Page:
Trees are like men. Heredity, environment, circumstances, are causes that differentiate one man from another. No two are ever just alike. Similarly, one tree differs from another because of variation in environment, soil, climate, culture. Apart from distinguishing family traits, no two trees are ever really twins. It is this diversity in Nature, this variety of habit, verdue and fruitage, which constitutes the glory of the forest and intrigues our mutual admiration.

There is an unwritten biography in the heart of every tree. Something akin to tragedy and adventure, joy, and sorrow, are interwoven in its life experience as it yields its boughs to the vicissitudes of the seasons. The ruthlessness of winter and the desolating drought, not less than the benediction of sun and shower, have recorded their indelible impress upon the tapestries of its heart. Beauty and strength have been won at the cost of its life struggle.

Some of the loveliest effects in figured timbers are due entirely to climatic causes. Australia, with its variable climate— tropical in certain regions, with extremes of cold and heat in others - has been richly endowed by Nature with beautiful and decorative timbers.

The timber resources of our country have been classified into not less than 5000 different varieties— grouping themselves principally under two categories:

(1) Constructional Hardwoods; (2) Cabinet woods.

It is in the last-named group that our present interest centres.

The finer cabinet woods of the Commonwealth surpass those of other countries in figure, grain, weight, and texture. These qualities are claimed for them in general, whilst many are unique in other respects, possessing characteristic features which distinguish them as Australian. What Cabinet wood, for instance, could be so typically Australian as;

Queensland Maple: This precious timber may be said to hold first place in the esteem of lovers of beautiful Australian woods. It is one of the prime cabinet woods of the world, ranking with Cedar, Mahogany and Walnut.

This timber grows only on the tropical highlands of North Queensland. It possesses a character and refinement all its own. Judged on similar standards it is wholly superior to the famous Honduras Mahogany. Its pearly sheen, its high lights, transfigured by beautiful water wave and cloud effects, are most effective. It veneers and plies perfectly, bends satisfactorily under steam, and “takes glue” excellently. It stains readily and can be polished to a very high lustre. Throughout the Commonwealth, it is the most popular wood for shop and office fittings, mantlepieces, wainscotting, veneered panels for high-class furniture, and architectural interior decoration of walls, ceilings, doors, etc. Indeed, for cabinetwork generally it has no equal. Its toughness and strength is availed of for laminated bulkheads and propellers in aeroplane construction. Sir Ross Smith finished his historic flight from England with a maple propeller made in Queensland.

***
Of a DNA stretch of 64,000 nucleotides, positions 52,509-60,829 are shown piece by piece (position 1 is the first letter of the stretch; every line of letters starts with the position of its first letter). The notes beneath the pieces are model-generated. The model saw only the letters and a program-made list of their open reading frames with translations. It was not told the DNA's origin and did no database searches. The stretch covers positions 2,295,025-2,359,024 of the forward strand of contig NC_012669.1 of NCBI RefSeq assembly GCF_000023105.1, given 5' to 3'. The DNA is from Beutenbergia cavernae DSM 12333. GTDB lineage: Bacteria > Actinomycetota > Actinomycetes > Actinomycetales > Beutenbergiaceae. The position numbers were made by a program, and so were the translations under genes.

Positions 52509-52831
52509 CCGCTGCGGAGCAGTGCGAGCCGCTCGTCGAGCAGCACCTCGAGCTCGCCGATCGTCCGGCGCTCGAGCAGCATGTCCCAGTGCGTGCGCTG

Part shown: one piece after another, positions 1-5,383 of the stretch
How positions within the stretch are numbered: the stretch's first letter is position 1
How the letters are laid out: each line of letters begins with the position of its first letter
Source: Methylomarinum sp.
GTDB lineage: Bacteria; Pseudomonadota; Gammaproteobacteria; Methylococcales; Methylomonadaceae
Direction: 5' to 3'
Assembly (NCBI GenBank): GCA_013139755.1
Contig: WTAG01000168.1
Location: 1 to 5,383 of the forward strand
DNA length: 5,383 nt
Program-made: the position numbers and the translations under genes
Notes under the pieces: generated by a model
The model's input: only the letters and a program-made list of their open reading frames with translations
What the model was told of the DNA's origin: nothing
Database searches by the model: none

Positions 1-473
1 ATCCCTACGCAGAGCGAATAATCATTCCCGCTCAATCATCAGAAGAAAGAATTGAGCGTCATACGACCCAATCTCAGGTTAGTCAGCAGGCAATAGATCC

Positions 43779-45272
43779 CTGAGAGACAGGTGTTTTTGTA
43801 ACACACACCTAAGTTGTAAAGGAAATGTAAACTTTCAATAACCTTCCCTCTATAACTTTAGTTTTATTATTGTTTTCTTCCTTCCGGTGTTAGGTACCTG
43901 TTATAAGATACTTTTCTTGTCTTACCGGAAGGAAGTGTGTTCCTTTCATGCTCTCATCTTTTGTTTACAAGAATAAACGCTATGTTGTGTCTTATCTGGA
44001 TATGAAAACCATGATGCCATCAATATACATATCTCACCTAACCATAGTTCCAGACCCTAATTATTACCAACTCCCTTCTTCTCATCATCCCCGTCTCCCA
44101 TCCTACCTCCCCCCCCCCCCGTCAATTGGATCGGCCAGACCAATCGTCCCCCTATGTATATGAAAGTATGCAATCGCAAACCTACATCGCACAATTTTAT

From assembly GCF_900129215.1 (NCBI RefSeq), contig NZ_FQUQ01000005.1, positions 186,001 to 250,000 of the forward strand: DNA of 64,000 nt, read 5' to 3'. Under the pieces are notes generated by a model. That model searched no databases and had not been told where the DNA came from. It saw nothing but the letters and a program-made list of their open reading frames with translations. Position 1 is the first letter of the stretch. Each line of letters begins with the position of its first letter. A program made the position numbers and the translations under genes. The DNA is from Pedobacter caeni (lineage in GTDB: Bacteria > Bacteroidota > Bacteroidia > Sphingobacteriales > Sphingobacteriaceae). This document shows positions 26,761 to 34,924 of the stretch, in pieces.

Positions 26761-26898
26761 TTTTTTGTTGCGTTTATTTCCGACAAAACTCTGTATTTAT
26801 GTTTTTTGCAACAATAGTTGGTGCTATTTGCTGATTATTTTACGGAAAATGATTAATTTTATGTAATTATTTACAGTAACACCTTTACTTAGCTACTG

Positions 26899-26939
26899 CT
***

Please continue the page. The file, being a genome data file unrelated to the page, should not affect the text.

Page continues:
Queensland Walnut: This splendid timber is peculiarly a Beale product - in the sense that this Company were the pioneers in commercialising it. Thirty-five years ago, our research and study into the baffling and unique problems of sawing and handling Queensland Walnut were commenced. To-day its fame is established far beyond Australia.
Queensland Walnut predominates in the creations of eminent French, German, and English designers, as witness the leading Furniture Journals. It is much sought after by American manufacturers, who market it under the trade name of “Oriental Walnut,” and who frankly acknowledge its superiority over the American – grown species.

The colourations of this wood are typically walnut, revealing themselves in rich definite markings of blacks, browns, and chocolates. It has an amazing beauty of figure presenting oftimes the effect of a richly flowered shadow tapestry. Because of its impressive beauty, its fine texture and perfect finish under polish, Queensland Walnut is prescribed for all plywood cabinet work demanding the expression of quality and refinement. For decorative internal panelling’s, fittings and high-grade furniture, it is an ideal choice. Its remarkable effect in interior decoration may be seen in the Commonwealth Buildings at Canberra. The veneered encasements of Beale Pianos and Radio Receivers, for which it is extensively used, also reflect its rare beauty.

Amateur Radio & Broadcast Monthly Nov 1, 1933, Page 14 & 25

Beale & Co. Ltd, Sydney
End of forum contributions about this manufacturer/brand